Review: James Jessop’s Beauty and the Beast at High Roller Society

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Photography by Chris Osburn

James Jessop paints enormous and vibrant works of art. From transcribed B-movie posters, sleazy 1960s paperback covers, and 1980s New York subway graffiti, his fixation on pop culture’s often carnal undercurrents results in a captivating style that amplifies and examines the absurdities of archetypal relationships portrayed in some of mass media’s trashier genres.

His latest offering is, Beauty and the Beast, a series of “massive spoof horror paintings” (and one limited edition five colour screen print). King Kong, Planet of the Apes, the Wolf-Man, romance novels … they’re all fodder for Jessops’ broad stroked, street style creations. Jessop reckons his “whole life has been mixing up graffiti with high art” and wants to make paintings that have a “huge impact”. His pieces are certainly huge; we suggest having a look for yourself to determine their impact.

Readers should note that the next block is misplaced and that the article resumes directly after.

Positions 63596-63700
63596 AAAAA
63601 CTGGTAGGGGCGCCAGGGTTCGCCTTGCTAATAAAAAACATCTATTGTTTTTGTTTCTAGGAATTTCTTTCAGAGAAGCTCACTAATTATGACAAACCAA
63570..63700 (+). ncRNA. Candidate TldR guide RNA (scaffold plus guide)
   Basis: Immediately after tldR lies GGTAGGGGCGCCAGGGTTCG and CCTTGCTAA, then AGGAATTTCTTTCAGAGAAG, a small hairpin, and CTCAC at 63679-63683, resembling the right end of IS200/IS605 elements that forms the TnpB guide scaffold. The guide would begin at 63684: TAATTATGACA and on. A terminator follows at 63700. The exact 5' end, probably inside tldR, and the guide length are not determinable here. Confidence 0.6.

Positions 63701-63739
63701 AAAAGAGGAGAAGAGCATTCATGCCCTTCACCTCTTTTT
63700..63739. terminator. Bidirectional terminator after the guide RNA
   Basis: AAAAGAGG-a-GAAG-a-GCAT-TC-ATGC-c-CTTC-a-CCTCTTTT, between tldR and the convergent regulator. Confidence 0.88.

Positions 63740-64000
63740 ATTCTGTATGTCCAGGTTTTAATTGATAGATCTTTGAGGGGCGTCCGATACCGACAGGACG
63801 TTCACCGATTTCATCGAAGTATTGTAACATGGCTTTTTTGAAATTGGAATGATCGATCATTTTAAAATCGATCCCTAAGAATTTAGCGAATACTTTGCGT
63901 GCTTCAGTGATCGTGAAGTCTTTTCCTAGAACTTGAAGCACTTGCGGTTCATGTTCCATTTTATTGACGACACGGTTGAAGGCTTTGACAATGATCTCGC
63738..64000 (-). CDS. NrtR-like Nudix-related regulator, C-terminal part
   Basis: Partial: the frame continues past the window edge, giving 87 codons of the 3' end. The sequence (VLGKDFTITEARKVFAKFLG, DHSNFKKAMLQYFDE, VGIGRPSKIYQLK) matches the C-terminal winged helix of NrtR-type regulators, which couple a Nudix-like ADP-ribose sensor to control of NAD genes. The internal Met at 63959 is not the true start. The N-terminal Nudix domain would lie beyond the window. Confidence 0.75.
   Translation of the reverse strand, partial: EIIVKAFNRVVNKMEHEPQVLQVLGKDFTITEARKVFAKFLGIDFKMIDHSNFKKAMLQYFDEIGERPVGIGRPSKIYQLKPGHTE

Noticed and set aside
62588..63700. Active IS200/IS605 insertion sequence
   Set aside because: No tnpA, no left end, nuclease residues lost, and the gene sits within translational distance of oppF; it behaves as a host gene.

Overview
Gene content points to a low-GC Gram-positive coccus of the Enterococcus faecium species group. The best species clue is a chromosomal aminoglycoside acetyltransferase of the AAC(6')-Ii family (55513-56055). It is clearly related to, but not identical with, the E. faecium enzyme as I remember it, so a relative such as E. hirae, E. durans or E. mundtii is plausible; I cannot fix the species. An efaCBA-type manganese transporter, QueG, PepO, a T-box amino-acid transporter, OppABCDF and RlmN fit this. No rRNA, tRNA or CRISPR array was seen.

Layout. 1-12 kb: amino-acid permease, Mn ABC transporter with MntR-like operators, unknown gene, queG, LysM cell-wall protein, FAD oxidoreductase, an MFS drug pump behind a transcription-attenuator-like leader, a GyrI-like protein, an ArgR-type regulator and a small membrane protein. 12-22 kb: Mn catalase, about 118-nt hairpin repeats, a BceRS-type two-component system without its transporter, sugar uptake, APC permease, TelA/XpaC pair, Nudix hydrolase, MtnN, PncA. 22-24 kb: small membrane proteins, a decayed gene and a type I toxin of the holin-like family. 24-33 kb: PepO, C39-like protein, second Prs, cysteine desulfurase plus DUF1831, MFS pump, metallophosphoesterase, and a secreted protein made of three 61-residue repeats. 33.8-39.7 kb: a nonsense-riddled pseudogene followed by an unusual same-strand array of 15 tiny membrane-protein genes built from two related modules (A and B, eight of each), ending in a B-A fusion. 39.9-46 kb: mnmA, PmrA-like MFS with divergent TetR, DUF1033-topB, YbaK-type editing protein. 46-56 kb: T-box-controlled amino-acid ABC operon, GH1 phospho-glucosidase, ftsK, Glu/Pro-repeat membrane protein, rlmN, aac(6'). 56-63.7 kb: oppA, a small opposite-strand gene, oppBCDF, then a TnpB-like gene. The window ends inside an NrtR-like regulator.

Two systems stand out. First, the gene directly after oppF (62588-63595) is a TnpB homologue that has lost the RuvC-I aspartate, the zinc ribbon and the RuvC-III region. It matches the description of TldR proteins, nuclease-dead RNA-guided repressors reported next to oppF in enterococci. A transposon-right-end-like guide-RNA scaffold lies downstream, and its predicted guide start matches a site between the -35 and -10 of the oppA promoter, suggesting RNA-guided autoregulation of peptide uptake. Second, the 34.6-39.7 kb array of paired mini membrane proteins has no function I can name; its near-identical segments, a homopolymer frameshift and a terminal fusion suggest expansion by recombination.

Beauty and the Beast runs until the 24th of April at the fledgling and wonderful East End gallery, High Roller Society (10 Palmers Road, E2 0SY) which is open Thursday to Saturday from 1pm-7pm or by appointment. For more details, visit the gallery online at www.highrollersociety.co.uk.

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